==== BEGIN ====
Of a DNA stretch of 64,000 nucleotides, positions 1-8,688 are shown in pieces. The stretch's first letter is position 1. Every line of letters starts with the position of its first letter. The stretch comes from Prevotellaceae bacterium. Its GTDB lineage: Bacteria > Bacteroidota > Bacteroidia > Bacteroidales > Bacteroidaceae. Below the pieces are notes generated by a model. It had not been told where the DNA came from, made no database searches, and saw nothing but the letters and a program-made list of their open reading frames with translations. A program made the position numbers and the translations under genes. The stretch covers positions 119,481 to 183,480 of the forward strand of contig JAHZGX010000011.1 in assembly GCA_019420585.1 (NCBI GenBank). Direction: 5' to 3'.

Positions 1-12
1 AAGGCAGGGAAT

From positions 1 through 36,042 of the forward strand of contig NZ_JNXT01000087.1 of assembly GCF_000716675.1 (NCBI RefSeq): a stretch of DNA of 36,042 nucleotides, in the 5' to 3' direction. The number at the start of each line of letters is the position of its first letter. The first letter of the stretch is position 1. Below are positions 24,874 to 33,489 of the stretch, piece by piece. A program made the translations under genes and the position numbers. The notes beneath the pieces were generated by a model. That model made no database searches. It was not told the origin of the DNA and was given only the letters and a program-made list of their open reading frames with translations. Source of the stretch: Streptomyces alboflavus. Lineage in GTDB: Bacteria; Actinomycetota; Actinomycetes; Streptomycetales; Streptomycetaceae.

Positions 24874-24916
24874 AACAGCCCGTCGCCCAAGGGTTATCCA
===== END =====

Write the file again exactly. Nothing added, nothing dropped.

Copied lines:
Of a DNA stretch of 64,000 nucleotides, positions 1-8,688 are shown in pieces. The stretch's first letter is position 1. Every line of letters starts with the position of its first letter. The stretch comes from Prevotellaceae bacterium. Its GTDB lineage: Bacteria > Bacteroidota > Bacteroidia > Bacteroidales > Bacteroidaceae. Below the pieces are notes generated by a model. It had not been told where the DNA came from, made no database searches, and saw nothing but the letters and a program-made list of their open reading frames with translations. A program made the position numbers and the translations under genes. The stretch covers positions 119,481 to 183,480 of the forward strand of contig JAHZGX010000011.1 in assembly GCA_019420585.1 (NCBI GenBank). Direction: 5' to 3'.

Positions 1-12
1 AAGGCAGGGAAT

From positions 1 through 36,042 of the forward strand of contig NZ_JNXT01000087.1 of assembly GCF_000716675.1 (NCBI RefSeq): a stretch of DNA of 36,042 nucleotides, in the 5' to 3' direction. The number at the start of each line of letters is the position of its first letter. The first letter of the stretch is position 1. Below are positions 24,874 to 33,489 of the stretch, piece by piece. A program made the translations under genes and the position numbers. The notes beneath the pieces were generated by a model. That model made no database searches. It was not told the origin of the DNA and was given only the letters and a program-made list of their open reading frames with translations. Source of the stretch: Streptomyces alboflavus. Lineage in GTDB: Bacteria; Actinomycetota; Actinomycetes; Streptomycetales; Streptomycetaceae.

Positions 24874-24916
24874 AACAGCCCGTCGCCCAAGGGTTATCCA